“This year, we are going to produce more than a hundred million meters of cloth. That is more than 2,500 times the circumference of the earth,” says Dewji.

Due to his entrepreneurial vigor, Tanzania is able to compete with the world’s largest and cheapest textile producer, China—at least within its own borders where government policies, including import tariffs on textiles and a standard value added tax (VAT) of 18% help protect the industry.

“Today, overall textile production is cheaper in Tanzania than in China. Labor is competitive in terms of pricing. Tanzania’s big advantage is that we have cotton, while China has to import cotton. So they cannot compete with me in my market,” says Dewji.

His success speaks for itself. This year, he will earn at least $85 million after taxes, he says.

“People often ask me: ‘Who is smarter, you or your father?’ I ask them back: ‘Is the person who goes from zero to 10 smarter, or someone who goes from 10 to a thousand?’ Obviously, it’s much easier to go from 10 to a thousand than to start from zero. So I believe that my father is much smarter than me,” he says.

Nothing could be further from his mind than taking it easy.

“People in Tanzania look at my wealth and think I must be sunbathing and playing golf all day. But I work really hard. I put in a hundred hours a week. It’s a never stopping game. You can never say, ‘I’ve worked hard enough now’,” says Dewji, who has 60 divisional board meetings every month, or two per day.

Every morning, Dewji—who lives with his wife, daughter and two sons in one of Dar es Salaam’s exclusive neighborhoods—starts work at 6AM, spending the first hour responding to emails and reading commodity reports. He runs meetings until lunch, by which time he has already put in almost seven hours of work.

“When I feel my energy levels starting to drop, I drive to the gym near my house. Every day, I run three kilometers and lift weights. I like to keep fit,” says Dewji, who is slender and the proud owner of a six pack.

After gym, he goes home for lunch and to play with his three children, for 15 minutes before he returns to the office until late at night. The only day he takes off is Sunday, when he spends time with his family.

“Until about four years ago, I also used to work on Sundays, until my wife almost divorced me,” he jokes.

Dewji is not only growing his own empire. He is putting Tanzania on the map, making sure the east African nation—which boasts the continent’s third largest gold reserves, as well as recently discovered uranium and gas reserves—will become one of Sub-Saharan Africa’s big economic players, alongside South Africa, Nigeria, Ghana and Kenya.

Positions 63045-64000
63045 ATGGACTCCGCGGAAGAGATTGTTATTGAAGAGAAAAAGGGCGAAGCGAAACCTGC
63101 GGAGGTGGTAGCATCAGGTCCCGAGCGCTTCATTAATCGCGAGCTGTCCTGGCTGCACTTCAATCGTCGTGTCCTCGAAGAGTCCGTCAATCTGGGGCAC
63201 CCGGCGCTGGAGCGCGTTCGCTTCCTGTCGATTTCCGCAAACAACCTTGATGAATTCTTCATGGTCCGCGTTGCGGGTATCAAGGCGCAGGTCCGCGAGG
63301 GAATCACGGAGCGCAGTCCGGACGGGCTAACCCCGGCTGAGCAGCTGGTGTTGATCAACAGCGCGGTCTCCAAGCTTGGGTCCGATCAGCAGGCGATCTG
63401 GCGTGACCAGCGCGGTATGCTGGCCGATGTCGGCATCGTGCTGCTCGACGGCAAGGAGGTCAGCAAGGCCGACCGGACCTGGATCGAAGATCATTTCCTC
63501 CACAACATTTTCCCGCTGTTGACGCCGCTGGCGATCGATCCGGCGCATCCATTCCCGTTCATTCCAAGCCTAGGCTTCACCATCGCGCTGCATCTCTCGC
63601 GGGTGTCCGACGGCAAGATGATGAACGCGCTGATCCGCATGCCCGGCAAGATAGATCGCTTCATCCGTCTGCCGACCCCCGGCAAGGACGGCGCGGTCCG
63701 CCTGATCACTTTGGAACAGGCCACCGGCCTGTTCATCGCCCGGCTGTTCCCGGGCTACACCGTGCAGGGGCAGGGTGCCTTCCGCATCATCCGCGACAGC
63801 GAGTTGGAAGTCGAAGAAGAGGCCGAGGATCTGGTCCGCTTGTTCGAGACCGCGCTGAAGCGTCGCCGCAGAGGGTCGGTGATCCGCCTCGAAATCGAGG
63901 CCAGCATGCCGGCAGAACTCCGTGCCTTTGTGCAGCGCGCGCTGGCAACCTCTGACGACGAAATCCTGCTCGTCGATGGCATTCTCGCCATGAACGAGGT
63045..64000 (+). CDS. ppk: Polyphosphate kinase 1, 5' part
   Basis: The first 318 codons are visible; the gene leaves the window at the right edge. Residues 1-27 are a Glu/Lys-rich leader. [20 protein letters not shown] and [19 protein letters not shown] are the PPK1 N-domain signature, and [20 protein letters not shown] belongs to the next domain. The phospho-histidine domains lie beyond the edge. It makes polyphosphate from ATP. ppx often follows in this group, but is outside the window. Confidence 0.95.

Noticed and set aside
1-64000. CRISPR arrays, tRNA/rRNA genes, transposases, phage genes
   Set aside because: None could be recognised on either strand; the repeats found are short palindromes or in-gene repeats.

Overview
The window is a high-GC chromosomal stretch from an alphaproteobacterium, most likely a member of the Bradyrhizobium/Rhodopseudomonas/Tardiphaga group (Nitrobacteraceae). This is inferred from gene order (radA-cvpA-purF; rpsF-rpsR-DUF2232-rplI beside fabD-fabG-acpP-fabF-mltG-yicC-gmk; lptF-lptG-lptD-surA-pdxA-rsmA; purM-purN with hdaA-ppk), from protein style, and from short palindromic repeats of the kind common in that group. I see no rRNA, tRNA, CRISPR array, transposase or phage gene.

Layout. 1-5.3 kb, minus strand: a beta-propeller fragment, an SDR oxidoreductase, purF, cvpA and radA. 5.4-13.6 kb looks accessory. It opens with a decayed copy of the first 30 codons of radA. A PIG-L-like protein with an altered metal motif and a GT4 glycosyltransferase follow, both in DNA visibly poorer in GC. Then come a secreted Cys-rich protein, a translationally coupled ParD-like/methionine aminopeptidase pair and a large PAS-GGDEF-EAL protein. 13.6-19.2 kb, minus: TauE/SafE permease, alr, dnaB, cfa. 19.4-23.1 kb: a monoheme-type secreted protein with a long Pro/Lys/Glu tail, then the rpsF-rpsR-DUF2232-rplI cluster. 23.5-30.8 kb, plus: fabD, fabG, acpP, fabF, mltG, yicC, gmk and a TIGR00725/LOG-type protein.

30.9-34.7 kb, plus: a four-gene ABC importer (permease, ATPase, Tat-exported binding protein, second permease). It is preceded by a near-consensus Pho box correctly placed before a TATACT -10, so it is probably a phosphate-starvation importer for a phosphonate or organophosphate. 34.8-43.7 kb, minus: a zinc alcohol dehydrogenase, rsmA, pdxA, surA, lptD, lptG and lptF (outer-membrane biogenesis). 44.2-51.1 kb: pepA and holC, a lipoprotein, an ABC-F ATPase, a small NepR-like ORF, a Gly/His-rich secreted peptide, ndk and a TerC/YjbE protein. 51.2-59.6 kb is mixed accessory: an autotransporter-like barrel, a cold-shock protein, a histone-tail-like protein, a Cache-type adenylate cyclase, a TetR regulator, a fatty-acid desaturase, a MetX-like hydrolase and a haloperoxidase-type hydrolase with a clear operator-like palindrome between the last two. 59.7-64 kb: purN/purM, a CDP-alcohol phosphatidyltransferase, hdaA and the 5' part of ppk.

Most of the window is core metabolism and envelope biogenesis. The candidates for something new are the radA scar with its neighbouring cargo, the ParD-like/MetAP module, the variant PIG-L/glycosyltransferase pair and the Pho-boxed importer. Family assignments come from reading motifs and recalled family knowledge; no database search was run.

Already, Dar es Salaam is the second fastest-growing African city after Lagos. Tanzania, which boasts an average of 7% national economic growth over the past decade, has become one of the fastest-growing economies in the world. According to the World Bank, Tanzania’s per capita GDP more than doubled from $730 in 2000 to $1,500 in 2012.

“There’s no doubt that the country’s purchasing power is increasing,” says Dewji, who believes the whole of Sub-Saharan Africa, which currently has an overall growth rate of 4.8%, could achieve double-digit growth figures, if countries are well-governed, politically stable and attract investment.

As if Dewji didn’t already have enough on his plate, he is also in politics. The decision was made when he visited Singida, where he grew up, after returning from the United States. As he walked the city’s streets, he encountered an old man who was scooping yellowish water out of a dirty puddle. It was drinking water for his family.

“A lot of people die from water-born diseases in rural Tanzania. But every life has the same value. So I decided to run in the next elections to change the dire situation these people live in. I was 24 years old. My parents thought I was crazy,” he says.

Whatever Dewji sets his mind to, he turns into a success. In 2005, he was elected as a member of Parliament in the National Assembly of Tanzania. Five years later, he was re-elected in a landslide victory with 80% of votes. Not being a fan of politicking, Dewji, who is fluent in English and Kiswahili, says he decided to put his own spin on the role of an MP.

“I don’t really have time for politics. I don’t go to Parliament, and I don’t get involved in national politics, because I don’t want it to conflict with my business interests. All I do is serve my constituency because I believe people see hope in me,” he says.

He puts his money where his mouth is. Every year, he donates $500,000 of his own money to help the people of Singida. In the years Dewji has been representing the central Tanzanian district, the number of people with clean water has increased from 23% to 75%, while the number of secondary schools from two to 18.

“I studied theology as a minor because I feel that religion is complementing me. It makes you strive to become a better person. I am very conscious of everything I do. If you get too engrossed in making money, you lose focus on life. Life is very short. I don’t want to die with all this money,” he says.

In the meantime, he is a man who can afford to look good.